Evers’ office was not available to comment on if the request would be included in the budget. 

Meanwhile, Joint Finance Committee Chair Rep. John Nygren, R-Marinette, said he “look(s) forward to discussing the request with OCI and determining how the request fits within the entire state budget.”

You can see the full OCI budget request here:

— All 72 Wisconsin counties rank high for COVID-19 activity, according to the state Department of Health Services. 

The state as a whole has a high case burden, meaning a rate of over 100 cases per 100,000 residents. Wisconsin also has a growing trajectory of COVID-19 cases, meaning the percent change over last week is greater than 10 percent.

Only Barron and Polk counties have a “moderately high” burden of cases, but are still ranked high for coronavirus activity.

— Milwaukee County no longer leads the state with the highest coronavirus infection ratio as its daily cases slow.

Brown County now has the state’s highest rate at 30.9 cases per 1,000 people, up from 26.2 last week. In one week Brown County added 1,215 COVID-19 cases. The county has a cumulative total of 8,032 confirmed cases. DHS data show that beginning late August, Brown County has seen its number of new cases rise every day.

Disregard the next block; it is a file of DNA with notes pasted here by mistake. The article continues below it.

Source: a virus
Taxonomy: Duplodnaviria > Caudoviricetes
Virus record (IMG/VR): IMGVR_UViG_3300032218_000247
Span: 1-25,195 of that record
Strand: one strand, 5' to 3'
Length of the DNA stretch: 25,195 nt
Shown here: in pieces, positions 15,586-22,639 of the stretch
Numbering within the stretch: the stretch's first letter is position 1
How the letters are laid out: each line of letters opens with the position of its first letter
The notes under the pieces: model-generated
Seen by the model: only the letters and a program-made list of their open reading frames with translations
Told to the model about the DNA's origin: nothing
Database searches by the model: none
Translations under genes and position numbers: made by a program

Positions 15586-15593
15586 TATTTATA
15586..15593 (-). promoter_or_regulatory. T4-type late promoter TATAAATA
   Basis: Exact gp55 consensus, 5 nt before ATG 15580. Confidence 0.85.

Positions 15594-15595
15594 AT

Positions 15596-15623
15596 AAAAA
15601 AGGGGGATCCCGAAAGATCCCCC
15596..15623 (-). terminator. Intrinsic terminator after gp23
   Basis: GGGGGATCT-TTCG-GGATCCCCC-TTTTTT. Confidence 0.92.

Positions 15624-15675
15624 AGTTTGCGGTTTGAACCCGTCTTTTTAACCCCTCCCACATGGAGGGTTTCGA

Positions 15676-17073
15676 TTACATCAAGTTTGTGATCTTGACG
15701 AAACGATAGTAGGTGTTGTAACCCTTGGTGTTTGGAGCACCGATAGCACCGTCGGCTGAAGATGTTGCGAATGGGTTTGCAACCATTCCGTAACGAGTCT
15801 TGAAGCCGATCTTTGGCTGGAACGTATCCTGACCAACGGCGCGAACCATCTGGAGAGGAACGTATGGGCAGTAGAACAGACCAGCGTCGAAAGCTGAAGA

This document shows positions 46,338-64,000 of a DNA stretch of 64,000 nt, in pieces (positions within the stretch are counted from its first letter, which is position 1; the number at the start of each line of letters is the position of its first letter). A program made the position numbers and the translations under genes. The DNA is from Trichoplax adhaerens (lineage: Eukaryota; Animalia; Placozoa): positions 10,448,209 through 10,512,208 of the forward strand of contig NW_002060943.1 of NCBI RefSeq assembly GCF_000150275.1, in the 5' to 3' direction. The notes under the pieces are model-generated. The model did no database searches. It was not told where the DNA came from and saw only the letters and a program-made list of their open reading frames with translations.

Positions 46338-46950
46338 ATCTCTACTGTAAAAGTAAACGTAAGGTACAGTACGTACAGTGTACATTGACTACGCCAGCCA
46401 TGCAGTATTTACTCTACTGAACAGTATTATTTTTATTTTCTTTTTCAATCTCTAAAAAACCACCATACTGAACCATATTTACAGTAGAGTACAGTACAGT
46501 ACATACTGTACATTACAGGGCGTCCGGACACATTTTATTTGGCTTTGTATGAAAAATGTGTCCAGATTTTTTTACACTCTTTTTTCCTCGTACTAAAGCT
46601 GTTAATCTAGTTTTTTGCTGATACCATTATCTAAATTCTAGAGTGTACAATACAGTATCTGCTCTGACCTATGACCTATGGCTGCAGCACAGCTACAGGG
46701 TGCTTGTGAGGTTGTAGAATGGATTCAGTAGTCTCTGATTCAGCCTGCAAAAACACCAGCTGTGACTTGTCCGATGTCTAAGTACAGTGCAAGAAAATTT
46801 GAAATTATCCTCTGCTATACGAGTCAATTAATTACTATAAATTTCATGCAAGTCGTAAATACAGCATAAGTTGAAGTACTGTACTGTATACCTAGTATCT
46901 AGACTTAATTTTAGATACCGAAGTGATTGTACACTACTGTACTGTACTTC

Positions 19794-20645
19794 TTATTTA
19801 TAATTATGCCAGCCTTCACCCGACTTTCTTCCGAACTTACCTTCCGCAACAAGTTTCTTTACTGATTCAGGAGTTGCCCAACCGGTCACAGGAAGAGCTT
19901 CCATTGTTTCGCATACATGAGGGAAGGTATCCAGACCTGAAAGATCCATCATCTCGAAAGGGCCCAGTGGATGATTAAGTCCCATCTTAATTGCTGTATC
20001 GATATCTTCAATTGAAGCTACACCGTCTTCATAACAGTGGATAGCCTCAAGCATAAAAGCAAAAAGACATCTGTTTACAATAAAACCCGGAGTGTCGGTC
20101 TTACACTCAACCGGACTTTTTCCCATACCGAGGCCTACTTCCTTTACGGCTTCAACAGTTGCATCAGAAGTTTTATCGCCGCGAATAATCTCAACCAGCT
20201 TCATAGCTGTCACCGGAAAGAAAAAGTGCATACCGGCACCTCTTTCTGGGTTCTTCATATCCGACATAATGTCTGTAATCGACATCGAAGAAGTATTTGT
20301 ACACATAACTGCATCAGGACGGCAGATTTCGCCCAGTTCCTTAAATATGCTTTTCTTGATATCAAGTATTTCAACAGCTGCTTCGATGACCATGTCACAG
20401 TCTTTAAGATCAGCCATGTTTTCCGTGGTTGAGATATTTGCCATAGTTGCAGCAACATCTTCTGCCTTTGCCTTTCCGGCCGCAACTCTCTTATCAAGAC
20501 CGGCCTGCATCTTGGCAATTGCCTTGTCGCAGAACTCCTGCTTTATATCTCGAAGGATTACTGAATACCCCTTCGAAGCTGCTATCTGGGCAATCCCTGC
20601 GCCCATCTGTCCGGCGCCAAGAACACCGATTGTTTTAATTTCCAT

The second-highest infection ratio in the state is Milwaukee County at 29 cases per 1,000 people. It added 1,472 cases in one week for a cumulative 27,356 confirmed cases. While the case burden is still high, the county has seen new lows in daily confirmed cases beginning in late August.  

Forest County’s infection ratio is 25.6 per 1,000 people and its cases number 231, an increase of 11 cases in one week. Walworth County has an infection ratio of 24.4 per 1,000 people and a cumulative total of 2,503 confirmed COVID-19 cases after adding 221 cases in one week.